Thomas Belson’s name has grown heavy with glory and honor. By his leadership, the nations of Thyro weathered Emperor Thaniel’s dread conquest. By his holy vows, humanity finally deadened the sorcerous shriek of the Old Religion. He walked through the World Below to arm the righteous with knowledge against it. Those who count themselves allies of goodness and grace owe Constable Thomas Belson the debt of their remembrance.
But perhaps there are things worth forgetting too. How Thomas rages against the gods to whom he swore his Constable’s oath. How he laments nothing more than outliving his triumph. How he’s killed enough men to make a hard winter blush and not all of them guilty. Come to think of it, not all of them men either. Perhaps what Belson the Blessed learned in the World Below should stay between him and Hell. It was that secret that made him nail children to pillars as all the allies of goodness and grace averted their righteous gaze.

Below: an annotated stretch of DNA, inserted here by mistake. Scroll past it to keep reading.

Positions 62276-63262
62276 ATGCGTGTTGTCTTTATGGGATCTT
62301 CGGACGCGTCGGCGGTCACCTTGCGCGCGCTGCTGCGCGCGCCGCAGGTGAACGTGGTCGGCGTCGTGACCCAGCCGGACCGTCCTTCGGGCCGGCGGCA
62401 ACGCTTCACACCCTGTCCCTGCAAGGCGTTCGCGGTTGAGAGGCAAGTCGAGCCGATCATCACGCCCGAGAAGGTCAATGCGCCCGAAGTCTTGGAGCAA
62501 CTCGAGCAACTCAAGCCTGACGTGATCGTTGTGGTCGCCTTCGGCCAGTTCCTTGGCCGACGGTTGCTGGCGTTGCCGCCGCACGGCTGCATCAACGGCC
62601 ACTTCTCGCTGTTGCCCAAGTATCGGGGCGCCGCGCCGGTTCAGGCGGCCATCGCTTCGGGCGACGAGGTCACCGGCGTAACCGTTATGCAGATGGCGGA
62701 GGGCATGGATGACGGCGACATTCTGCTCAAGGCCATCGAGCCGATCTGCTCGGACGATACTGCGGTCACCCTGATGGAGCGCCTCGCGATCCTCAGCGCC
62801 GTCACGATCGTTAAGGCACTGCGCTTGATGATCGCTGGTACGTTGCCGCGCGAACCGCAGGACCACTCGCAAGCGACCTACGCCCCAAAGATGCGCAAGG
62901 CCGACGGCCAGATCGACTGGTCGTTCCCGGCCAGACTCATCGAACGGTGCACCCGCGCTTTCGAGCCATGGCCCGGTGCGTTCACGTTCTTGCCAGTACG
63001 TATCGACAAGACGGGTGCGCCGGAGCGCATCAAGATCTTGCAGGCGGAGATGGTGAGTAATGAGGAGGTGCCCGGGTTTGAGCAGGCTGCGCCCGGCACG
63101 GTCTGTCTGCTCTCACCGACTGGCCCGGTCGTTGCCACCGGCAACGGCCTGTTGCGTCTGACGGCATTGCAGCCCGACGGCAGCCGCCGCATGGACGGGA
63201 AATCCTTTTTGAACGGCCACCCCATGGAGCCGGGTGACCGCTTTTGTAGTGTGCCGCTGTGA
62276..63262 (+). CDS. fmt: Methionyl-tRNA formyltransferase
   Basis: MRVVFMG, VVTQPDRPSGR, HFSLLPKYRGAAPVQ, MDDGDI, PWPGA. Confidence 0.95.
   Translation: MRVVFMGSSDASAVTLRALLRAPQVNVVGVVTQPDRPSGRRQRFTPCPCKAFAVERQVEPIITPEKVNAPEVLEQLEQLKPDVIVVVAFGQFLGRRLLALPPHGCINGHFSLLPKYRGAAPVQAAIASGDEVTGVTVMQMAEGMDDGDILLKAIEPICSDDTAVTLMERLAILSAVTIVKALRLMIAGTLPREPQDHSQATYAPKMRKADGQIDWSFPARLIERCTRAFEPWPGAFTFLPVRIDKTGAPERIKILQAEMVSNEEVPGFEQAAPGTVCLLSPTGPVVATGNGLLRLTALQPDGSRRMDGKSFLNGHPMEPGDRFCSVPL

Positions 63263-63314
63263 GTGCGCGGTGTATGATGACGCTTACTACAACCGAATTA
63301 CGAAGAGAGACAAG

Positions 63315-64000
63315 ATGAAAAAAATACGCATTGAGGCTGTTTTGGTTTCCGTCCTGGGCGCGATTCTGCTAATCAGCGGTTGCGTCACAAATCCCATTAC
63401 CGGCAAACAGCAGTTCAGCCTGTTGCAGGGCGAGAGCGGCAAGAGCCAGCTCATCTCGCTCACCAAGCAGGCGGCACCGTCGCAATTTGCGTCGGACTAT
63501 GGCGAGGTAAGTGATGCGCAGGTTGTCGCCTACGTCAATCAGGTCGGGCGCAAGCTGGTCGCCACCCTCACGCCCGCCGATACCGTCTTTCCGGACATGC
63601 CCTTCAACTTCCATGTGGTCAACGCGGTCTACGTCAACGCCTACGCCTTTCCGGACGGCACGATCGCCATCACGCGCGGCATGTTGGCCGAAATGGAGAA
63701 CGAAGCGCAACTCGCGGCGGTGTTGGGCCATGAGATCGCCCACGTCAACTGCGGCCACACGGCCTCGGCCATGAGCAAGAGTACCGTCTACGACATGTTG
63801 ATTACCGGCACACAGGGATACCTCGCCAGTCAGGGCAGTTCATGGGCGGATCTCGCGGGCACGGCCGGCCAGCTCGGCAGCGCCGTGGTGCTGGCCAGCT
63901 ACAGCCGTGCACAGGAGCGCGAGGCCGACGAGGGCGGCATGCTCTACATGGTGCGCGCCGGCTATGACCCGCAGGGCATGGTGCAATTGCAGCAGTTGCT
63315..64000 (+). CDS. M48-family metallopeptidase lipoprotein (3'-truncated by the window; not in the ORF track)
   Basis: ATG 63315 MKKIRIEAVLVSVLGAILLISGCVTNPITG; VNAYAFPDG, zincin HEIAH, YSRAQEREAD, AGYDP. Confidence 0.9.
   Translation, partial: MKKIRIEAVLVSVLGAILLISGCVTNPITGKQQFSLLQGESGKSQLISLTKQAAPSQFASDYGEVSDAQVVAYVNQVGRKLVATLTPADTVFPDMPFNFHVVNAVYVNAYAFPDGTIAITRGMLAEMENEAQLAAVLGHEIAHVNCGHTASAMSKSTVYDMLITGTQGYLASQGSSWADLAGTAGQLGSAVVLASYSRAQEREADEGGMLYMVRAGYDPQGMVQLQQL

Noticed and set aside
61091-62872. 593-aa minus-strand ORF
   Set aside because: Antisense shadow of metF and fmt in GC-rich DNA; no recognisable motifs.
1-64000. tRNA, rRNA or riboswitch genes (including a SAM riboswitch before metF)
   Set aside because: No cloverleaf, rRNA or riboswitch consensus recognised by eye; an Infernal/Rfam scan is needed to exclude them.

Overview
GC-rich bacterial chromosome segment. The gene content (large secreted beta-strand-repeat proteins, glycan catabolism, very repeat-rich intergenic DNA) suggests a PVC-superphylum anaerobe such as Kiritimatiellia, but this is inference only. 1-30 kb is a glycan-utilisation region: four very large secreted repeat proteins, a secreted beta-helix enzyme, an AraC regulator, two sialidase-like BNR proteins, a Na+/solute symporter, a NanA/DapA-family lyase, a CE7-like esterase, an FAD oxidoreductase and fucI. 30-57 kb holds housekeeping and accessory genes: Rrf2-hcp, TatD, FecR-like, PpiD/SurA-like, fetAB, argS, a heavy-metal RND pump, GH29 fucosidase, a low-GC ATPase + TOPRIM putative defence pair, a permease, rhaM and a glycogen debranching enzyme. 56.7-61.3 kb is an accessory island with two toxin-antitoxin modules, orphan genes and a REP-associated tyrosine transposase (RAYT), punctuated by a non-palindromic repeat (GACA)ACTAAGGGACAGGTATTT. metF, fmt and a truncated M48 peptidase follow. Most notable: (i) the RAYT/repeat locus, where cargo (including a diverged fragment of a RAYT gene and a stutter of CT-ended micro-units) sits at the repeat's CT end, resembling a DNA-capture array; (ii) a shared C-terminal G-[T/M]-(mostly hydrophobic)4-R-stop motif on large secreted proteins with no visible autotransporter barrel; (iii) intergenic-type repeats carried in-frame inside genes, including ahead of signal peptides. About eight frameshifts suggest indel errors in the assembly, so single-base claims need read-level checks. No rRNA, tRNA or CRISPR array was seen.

Thomas Belson won his war, but he hasn’t stopped fighting in the decade since. Guilt and paranoia make him see Thaniel in every tin-pot tyrant, apocalypse in every shadow. His increasingly erratic behavior is a growing concern for the governments of Thyro. They’ve heard the rumors. They know he cries out in his sleep.
The Matriarch of the New Church calls it a kindness when she absolves him of his oaths. After fifteen years of fighting, he can finally return to his family in The Confederacy to find peace. However, the powers that be have grown complacent in peace. Perhaps they watch apocalypse loom and dismiss it as shadows. Thomas Belson saw something in the World Below that drove him to atrocity, and Hell is nothing if not patient.